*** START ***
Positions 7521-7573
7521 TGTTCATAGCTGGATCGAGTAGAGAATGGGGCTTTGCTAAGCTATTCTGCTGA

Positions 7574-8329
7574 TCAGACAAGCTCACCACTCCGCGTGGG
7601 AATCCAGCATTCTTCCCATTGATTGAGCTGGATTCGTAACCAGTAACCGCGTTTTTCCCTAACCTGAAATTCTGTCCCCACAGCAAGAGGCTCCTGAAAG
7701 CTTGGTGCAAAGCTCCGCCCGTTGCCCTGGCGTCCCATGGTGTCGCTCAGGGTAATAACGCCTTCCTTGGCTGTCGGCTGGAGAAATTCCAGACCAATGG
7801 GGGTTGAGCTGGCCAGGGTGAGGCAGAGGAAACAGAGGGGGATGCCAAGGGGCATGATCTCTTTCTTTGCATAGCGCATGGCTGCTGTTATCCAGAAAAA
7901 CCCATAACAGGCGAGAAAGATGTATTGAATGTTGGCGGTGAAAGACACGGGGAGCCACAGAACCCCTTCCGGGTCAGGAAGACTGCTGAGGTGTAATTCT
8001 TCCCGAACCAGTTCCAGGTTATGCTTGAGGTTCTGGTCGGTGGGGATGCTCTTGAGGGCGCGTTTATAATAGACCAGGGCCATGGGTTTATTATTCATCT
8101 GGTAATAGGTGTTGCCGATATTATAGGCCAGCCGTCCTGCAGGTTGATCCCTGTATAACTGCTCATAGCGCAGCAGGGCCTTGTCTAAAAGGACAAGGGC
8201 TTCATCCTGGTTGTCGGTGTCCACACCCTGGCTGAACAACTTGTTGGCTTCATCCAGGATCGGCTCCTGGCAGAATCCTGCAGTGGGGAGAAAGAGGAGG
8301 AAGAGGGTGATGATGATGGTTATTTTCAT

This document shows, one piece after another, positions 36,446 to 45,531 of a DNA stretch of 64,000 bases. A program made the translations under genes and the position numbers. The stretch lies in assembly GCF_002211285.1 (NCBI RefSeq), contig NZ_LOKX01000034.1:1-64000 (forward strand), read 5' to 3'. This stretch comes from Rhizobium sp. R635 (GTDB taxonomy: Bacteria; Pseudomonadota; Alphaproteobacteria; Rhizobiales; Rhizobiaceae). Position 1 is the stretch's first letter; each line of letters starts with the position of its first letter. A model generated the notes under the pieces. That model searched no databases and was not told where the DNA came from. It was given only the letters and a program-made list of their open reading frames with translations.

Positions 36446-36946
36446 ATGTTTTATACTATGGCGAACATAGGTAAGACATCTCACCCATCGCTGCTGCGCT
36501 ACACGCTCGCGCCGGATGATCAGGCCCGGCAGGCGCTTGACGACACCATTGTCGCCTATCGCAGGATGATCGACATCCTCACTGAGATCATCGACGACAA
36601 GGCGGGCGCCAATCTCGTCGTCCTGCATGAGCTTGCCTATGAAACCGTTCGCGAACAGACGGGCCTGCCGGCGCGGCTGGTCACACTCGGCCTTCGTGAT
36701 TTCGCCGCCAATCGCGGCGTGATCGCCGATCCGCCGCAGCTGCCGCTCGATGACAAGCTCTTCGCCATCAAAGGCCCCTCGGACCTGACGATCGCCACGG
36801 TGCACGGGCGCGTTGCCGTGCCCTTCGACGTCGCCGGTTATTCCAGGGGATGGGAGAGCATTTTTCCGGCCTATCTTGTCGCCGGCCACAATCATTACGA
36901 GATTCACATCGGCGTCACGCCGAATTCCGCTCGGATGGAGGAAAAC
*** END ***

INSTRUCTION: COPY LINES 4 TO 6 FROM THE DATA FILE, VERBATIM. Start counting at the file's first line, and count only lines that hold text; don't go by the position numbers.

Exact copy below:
7574 TCAGACAAGCTCACCACTCCGCGTGGG
7601 AATCCAGCATTCTTCCCATTGATTGAGCTGGATTCGTAACCAGTAACCGCGTTTTTCCCTAACCTGAAATTCTGTCCCCACAGCAAGAGGCTCCTGAAAG
7701 CTTGGTGCAAAGCTCCGCCCGTTGCCCTGGCGTCCCATGGTGTCGCTCAGGGTAATAACGCCTTCCTTGGCTGTCGGCTGGAGAAATTCCAGACCAATGG